Black funeral rally plans pose dilemma for S. Africa. Pretoria fears either a `yes' or `no' to service will escalate tensions
The South African government this week faces its most delicate political challenge since imposing a state of emergency to quell black political unrest. At issue is how to defuse tension in the sprawling black city of Soweto, where clashes last week left at least 20 residents dead from police gunfire. It was the worst single burst of violence since the state of emergency went into effect on June 12.
Until the eruption -- which came after Soweto authorities began evicting families involved in a rent strike -- the emergency period had been marked by a gradual decline of unrest-related deaths.
Black community and political groups have now announced plans to hold a ``mass meeting'' Thursday to mark the burial of last week's victims of the unrest. But public meetings require official approval which, especially during the 11 weeks of emergency rule, the authorities have been reluctant to give.
As the government pondered its position on the funeral plans yesterday, there were further signs of tension, political defiance, and violence in Soweto, which is the largest of South Africa's segregated black ``townships'' and lies some 10 miles from Johannesburg. The government Bureau for Information said that, while there had been no repeat of last week's sustained unrest, a black man in Soweto was killed Sunday when a gasoline-soaked tire was forced around his neck and set a light. This so-called ``necklacing'' practice has often been used by black militants against blacks who are alleged to be collaborating with the white-ruled government.
``The feeling here is that, whether or not there is official permission, we are going to bury last week's dead as planned,'' declared a politically active Soweto clergyman interviewed by The Monitor. He said most families in the neighborhood where the worst of last week's two fatal clashes with police occurred, had contributed the equivalent of $.80 each to pay expenses for the funeral meeting.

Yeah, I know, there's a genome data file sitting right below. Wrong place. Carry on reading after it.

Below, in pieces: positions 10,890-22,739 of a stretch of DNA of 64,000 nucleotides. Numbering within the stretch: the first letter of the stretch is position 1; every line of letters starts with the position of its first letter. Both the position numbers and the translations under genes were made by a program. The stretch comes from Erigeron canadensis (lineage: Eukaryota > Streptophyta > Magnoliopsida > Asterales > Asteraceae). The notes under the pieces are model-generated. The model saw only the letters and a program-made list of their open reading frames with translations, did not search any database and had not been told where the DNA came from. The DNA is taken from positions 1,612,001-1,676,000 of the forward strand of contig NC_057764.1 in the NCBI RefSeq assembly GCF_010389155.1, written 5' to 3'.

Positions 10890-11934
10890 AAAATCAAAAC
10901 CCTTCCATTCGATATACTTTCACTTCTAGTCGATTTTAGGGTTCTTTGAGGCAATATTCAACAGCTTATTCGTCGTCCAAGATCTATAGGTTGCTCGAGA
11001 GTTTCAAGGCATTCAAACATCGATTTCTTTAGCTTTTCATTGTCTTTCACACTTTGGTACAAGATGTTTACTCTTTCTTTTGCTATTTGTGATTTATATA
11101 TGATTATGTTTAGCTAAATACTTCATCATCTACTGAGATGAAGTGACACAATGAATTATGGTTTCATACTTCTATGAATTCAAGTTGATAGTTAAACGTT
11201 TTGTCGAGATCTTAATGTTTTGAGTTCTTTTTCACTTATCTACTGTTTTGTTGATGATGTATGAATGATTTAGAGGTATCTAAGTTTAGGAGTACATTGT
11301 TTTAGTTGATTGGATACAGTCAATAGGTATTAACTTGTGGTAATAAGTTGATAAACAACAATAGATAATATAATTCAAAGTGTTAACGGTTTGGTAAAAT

And, he said, the meeting was likely to be as much a political rally as a funeral -- since it would be the first large gathering of anti-government militants since the imposition of the state of emergency. Among groups involved in organizing the funeral rally are the United Democratic Front and the Congress of South African Trade Unions, many of whose members have been jailed without formal charge under the emergency regulations.
At least five members of Soweto's black city council -- a body denounced by militants as a creature of the apartheid system of race segregation -- were reported Monday to be living outside the township following arson attacks on their homes. The recent rent strike was the latest in a long series of protests against these councils, whose main source of income is rental payments.
During last week's unrest, one councilman was hacked to death. But one of the five council members who have left Soweto told a Johannesburg newspaper yesterday they were determined to move back to the township as soon as their homes were repaired. ``We are not unduly concerned about our safety,'' he said. ``The trouble will soon die down.''
How to be sure the unrest does die down seems the South African government's top priority in pondering how it will handle the planned funeral rally.
At time of writing yesterday, the authorities seemed of two minds on how to respond. On the one hand, the government is determined to turn the tide on the militant political violence that has raged in black areas since late 1984. The central premise of the emergency crackdown is that only after capping such violence and reining in militants can more moderate blacks be brought into a process of political negotiation.
But the authorities also seem intent on doing all they can to defuse the tension in Soweto. In the aftermath of the Soweto trouble, Deputy Minister of Information Louis Nel has appealed for calm and announced there will be a public inquiry into last week's unrest. Official statements said the police fired in self-defense, but residents -- including some black newspaper reporters -- have challenged this.
Soweto's housing authority, for its part, has announced suspension of rent-related evictions at least for the time being.
In announcing plans for the funeral rally, black leaders said it would be held peacefully and ``in absolute dignity,'' similar to a meeting held six months ago in Alexandra, another township near Johannesburg. On that occasion, South African troops stayed clear of the rally, which was marked by militant speeches in a stadium adorned with flags of the outlawed African National Congress. The ANC is South Africa's most prominent black nationalist movement fighting to overthrow the Pretoria government.
But Alexandra is tiny, compared with Soweto. A source in one of the groups planning the Soweto funeral said privately it seemed unlikely the government would order troops out of the area, even if the rally is approved.
The source said that, given the political mood in Soweto, he feared there might be violence between troops and militants at, or after, the rally.
The government has blaimed the ANC for a string of recent bombings, including one yesterday that injured at least 12 people at a supermarket in a suburb of Durban.
This report was filed under South Africa's emergency regulations, which prohibit relaying information deemed subversive.